Markets Today: On FOMC-eve, a Bromance, a Brexit win and the NAB Business Survey

There was little market reaction to the big deal between Presidents Kim and Trump.

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Today’s podcast

Overview

  • Muted market reaction to the Trump-Kim Summit
  • US CPI comes in line with expectations
  • USD stronger across the board supported by higher front end UST yields
  • AUD underperforms amid mixed commodities and soft EM FX
  • GBP volatile – Mixed labour market report, first key Brexit vote passed after concessions

Lack of concrete outcomes from the Trump-Kim summit keeps markets suspicious on whether a meaningful step towards peace has been achieved and ahead of the Fed and ECB decisions markets have treaded water overnight.

Equities are mixed, the UST yield curve is flatter led by a move higher in front end yields and the USD is stronger across the board. AUD is the G10 underperformer amid mixed commodities and soft EM FX and after a volatile night GBP is essentially unchanged.

After a massive build-up followed by handshakes and shoulder patting the Trump-Kim Summit has left markets none the wiser in terms of any concrete steps towards peace in the Korean peninsula. Of course the fact Trump and Kim finally met is a positive move, but the lack of any new news in terms of next steps and timing towards denuclearisation has resulted in a muted reaction by markets with the focus now shifting towards the Fed decision early tomorrow morning (see more below) followed by the ECB tomorrow night. Friday’s US decision on whether or not it will impose $50bn worth of trade tariffs on China is also going to be important.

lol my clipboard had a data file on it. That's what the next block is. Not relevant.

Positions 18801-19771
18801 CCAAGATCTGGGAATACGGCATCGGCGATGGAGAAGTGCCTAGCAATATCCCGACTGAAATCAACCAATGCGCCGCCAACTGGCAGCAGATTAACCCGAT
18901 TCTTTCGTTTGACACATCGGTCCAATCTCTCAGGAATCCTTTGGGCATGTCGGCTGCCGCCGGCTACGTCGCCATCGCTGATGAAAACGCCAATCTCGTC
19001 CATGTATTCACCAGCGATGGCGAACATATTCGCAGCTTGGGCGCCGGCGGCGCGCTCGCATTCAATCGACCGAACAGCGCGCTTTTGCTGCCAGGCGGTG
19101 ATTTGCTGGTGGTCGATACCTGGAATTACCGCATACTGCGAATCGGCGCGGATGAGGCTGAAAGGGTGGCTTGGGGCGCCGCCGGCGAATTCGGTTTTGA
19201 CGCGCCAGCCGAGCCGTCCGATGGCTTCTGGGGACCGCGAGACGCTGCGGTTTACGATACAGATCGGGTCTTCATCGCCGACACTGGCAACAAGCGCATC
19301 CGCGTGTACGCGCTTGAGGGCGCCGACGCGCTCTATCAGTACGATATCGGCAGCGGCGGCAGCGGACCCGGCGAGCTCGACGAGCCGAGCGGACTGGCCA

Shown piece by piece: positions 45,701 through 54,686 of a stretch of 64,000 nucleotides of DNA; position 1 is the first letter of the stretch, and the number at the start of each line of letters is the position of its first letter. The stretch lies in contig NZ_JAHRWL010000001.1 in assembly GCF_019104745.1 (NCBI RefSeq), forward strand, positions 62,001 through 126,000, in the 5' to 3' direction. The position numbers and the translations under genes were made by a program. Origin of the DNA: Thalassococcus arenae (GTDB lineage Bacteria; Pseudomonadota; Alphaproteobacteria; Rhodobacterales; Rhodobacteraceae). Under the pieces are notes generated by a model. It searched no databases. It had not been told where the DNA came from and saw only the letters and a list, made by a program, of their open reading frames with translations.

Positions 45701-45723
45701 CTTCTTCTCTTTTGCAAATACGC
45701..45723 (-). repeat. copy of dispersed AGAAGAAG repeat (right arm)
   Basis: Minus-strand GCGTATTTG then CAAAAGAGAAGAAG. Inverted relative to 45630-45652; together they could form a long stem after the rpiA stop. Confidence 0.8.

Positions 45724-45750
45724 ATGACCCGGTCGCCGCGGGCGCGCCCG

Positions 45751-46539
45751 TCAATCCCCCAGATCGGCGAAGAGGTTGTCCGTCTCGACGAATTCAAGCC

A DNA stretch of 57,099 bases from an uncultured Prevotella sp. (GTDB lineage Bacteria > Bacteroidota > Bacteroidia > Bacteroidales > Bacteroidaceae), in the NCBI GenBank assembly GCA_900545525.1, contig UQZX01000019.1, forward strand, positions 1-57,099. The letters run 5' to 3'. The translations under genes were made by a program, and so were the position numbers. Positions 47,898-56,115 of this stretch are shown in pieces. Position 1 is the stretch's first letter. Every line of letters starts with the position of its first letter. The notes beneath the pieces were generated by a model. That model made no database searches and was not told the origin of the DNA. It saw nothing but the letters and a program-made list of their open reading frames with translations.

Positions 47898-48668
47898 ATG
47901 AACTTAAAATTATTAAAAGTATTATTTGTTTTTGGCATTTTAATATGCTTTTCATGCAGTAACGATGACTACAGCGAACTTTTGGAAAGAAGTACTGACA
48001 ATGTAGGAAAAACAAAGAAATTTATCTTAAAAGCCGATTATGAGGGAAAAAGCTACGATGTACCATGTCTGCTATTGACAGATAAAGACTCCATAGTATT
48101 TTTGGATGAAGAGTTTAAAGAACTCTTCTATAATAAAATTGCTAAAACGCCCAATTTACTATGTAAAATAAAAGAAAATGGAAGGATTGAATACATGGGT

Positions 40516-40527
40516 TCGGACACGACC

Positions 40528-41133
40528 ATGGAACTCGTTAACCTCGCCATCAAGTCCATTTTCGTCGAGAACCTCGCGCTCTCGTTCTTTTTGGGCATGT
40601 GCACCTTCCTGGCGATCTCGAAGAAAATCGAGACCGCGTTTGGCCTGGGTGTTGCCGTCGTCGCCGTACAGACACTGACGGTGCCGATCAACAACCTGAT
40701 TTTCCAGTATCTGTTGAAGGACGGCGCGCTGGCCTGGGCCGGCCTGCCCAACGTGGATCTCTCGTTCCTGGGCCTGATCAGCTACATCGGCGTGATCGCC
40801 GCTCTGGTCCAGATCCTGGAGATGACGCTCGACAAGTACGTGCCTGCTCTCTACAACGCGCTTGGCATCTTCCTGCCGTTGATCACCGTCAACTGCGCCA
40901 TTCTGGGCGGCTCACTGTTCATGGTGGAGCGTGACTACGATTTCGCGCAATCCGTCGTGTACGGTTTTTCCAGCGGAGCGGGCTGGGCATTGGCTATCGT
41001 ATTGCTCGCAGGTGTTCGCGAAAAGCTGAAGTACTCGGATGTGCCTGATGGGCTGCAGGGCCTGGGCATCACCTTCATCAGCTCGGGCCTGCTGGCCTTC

The USD is stronger across the board with the move higher in shorter dated US Treasury yields a supportive factor. The May US CPI report revealed both headline and core inflation as expected (2.2% and 2.8% respectively), but importantly for markets underlying drivers of inflation continue to point to building price pressures (the six-month annualised core measure is running at 2.5%) and today’s numbers still suggest the Fed’s preferred Core-PCE measure will head above the Fed’s 2% target in H2 2018.

Ahead of the Fed decision tomorrow morning the debate on the Fed’s inflation tolerance is gaining more relevance and the inflation forecast numbers will be an important indicator as to whether the Fed believes the prospects for higher inflation is merely due to temporary factors and more longer lasting factors. Recent evidence suggest the latter factors are having a greater degree of influence. On this core we note that the NFIB survey released overnight also suggests building inflationary pressures with the Selling Price Index at a new cycle high and the Actual Compensation Index at a record high.

So US data releases have resulted in a slight move higher in shorter dated US treasury yields with the 2y rate edging 1.7bps higher to 2.5387% while the 10y tenor is little changed at 2.96%. Higher shorted dated US Treasury yields have supported the USD dollar with the greenback stronger against all G10 except for SEK and all EM currencies except for the Argentine Peso (ARS).

Ahead of the inflation report on Thursday the Swedish Krona has been outperforming the USD and EUR amid expectations of a solid print and underperformance of the SEK relative to Riksbank’s forecasts. Meanwhile the ARS rebounded overnight on news that the Central Bank intervened in currency markets following last week’s announcement of a $50 billion credit line from the IMF.